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I'm really bad at counting problems, so I'm not surprised I couldn't get this one.

The Sagebrush student council has 6 boys and 6 girls as class representatives. Two different subcommittees, each consisting of 2 boys and 2 girls are to be created. If no student can be in both subcommittees, how many different combinations of subcommittees are possible?

So I first find the number of ways to make the first subcommittee, which I think is $2\cdot(6\operatorname{C}2)=30$(6 choose 2 because we are choosing 2 people out of 6 original; times 2 for both girl and boy choices). For the second subcommittee, I have $2\cdot(4\operatorname{C}2)=12$(4 choose two because we are choosing two people out of the now limited 4; times 2 for both girl and boy choices). Adding them together, I have a total of $42$. This is wrong.

What did I do wrong? How should I solve this problem?

Thanks! Your help is appreciated!

Max0815

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    $\begingroup$ Are the subcommittees considered distinct or indistinct? Does the first subcommittee work on a different issue than the second subcommittee? By that, I mean if you have the first two boys and first two girls on the first subcommittee and the last two boys and last two girls on the second subcommittee, is this considered a "different" outcome than having the last two boys and last two girls on the first subcommittee with the first two of each in the second subcommittee? $\endgroup$ – JMoravitz Mar 22 at 1:17
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    $\begingroup$ You have multiplied by two in several of these situations. Why? If you have $\binom{6}{2}$ choices for who the boys are on the "first" subcommittee, and you have $\binom{6}{2}$ choices for the girls on the first subcommittee... you multiply these together to get $\binom{6}{2}\times \binom{6}{2}$, not $2\times \binom{6}{2}$. $\endgroup$ – JMoravitz Mar 22 at 1:18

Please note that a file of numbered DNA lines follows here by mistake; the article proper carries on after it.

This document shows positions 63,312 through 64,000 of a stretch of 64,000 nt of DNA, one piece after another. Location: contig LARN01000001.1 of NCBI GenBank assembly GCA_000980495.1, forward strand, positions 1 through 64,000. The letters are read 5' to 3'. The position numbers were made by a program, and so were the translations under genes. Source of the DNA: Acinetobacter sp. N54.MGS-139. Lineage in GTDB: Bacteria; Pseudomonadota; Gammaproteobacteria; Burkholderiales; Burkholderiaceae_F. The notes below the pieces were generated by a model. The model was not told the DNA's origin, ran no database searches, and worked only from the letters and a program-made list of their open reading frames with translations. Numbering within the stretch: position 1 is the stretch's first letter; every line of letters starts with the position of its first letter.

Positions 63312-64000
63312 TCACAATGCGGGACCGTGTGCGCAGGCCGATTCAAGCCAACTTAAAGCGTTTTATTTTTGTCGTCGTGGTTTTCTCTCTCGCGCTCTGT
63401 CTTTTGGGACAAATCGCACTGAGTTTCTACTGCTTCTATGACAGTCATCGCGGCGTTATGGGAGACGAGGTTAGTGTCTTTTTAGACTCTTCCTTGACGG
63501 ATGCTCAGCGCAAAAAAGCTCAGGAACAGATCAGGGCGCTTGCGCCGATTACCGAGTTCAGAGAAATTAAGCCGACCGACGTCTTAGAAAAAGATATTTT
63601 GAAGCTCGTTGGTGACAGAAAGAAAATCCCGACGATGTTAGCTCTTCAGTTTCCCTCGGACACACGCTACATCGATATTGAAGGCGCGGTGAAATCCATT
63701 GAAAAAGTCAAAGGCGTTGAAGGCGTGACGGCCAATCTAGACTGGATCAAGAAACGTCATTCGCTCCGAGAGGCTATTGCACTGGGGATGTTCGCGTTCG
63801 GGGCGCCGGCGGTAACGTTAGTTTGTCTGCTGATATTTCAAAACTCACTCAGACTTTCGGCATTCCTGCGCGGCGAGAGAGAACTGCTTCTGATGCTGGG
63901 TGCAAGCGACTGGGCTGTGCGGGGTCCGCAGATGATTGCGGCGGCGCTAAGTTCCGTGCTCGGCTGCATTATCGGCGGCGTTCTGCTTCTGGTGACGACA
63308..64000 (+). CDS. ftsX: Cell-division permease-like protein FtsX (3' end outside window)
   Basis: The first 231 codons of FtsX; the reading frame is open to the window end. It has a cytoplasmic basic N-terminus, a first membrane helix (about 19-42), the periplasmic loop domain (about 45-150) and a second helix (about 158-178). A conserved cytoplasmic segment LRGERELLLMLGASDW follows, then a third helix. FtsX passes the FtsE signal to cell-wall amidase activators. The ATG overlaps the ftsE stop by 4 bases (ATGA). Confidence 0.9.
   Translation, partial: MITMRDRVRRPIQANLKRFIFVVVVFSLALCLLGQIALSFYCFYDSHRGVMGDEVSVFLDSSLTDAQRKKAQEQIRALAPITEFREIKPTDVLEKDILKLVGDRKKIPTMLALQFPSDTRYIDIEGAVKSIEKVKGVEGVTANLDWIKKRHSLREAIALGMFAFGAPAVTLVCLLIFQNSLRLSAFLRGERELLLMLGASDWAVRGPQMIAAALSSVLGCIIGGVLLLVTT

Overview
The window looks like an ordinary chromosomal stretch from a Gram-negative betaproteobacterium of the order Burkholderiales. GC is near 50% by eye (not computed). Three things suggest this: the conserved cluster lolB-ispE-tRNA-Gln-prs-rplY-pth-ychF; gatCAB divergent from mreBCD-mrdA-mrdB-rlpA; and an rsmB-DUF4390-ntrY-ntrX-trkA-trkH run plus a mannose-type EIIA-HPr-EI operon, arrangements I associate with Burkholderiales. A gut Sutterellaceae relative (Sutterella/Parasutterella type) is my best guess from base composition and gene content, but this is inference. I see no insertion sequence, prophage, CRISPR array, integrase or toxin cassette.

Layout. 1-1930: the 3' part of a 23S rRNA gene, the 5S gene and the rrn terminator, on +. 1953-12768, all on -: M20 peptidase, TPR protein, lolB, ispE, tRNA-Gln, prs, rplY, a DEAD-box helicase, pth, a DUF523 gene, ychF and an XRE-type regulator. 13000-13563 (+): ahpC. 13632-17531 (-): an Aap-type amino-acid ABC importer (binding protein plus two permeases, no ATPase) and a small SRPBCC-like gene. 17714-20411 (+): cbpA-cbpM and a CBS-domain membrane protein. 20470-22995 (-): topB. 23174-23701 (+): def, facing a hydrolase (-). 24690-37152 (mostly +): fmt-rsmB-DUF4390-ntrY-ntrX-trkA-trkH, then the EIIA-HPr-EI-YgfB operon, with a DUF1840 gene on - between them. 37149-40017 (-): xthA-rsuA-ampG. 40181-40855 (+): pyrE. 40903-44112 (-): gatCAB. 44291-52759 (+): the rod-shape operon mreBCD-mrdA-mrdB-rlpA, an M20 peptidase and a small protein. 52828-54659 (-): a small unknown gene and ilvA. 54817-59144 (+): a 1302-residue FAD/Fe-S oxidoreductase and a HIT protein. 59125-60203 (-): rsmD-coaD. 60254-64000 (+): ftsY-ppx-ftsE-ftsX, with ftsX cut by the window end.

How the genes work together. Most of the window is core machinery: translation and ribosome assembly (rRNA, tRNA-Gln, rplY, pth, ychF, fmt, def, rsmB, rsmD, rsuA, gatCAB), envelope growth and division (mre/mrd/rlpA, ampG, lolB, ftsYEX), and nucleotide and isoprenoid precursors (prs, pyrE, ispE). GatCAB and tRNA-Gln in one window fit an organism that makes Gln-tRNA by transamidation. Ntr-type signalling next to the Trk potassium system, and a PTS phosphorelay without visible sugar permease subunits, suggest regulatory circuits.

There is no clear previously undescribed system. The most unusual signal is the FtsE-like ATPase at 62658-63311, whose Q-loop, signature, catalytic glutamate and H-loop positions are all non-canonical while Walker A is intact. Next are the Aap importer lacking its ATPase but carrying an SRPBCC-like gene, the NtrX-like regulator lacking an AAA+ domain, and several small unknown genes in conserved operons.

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Hint:

Since for the first subcommittee you are choosing boys and choosing girls, the number of ways of doing that has to be multiplied: $$\binom{6}{2} \times \binom{6}{2} \ .$$

The second subcommittee follows the same reasoning, but now we have $4$ boys and girls left.

As for the total number of combinations of the subcommittees, we will need to have the first subcommittee and the second subcommittee.

Can you compute everything now?

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  • $\begingroup$ Ah, I did. Thank you very much! $\endgroup$ – Max0815 Mar 22 at 1:31
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Since I am trying to choose two subcommittees and they are not independent of each other, I have to multiply all of my numbers together to get the answer. There are $(6\operatorname{C}2)^2$ ways to choose the first subcommittee, and $(4\operatorname{C}2)^2$ ways to make the second subcommittee, so thus, the total number of ways to make 2 subcommittees is $(6\operatorname{C}2)^2\cdot (4\operatorname{C}2)^2=8100$.

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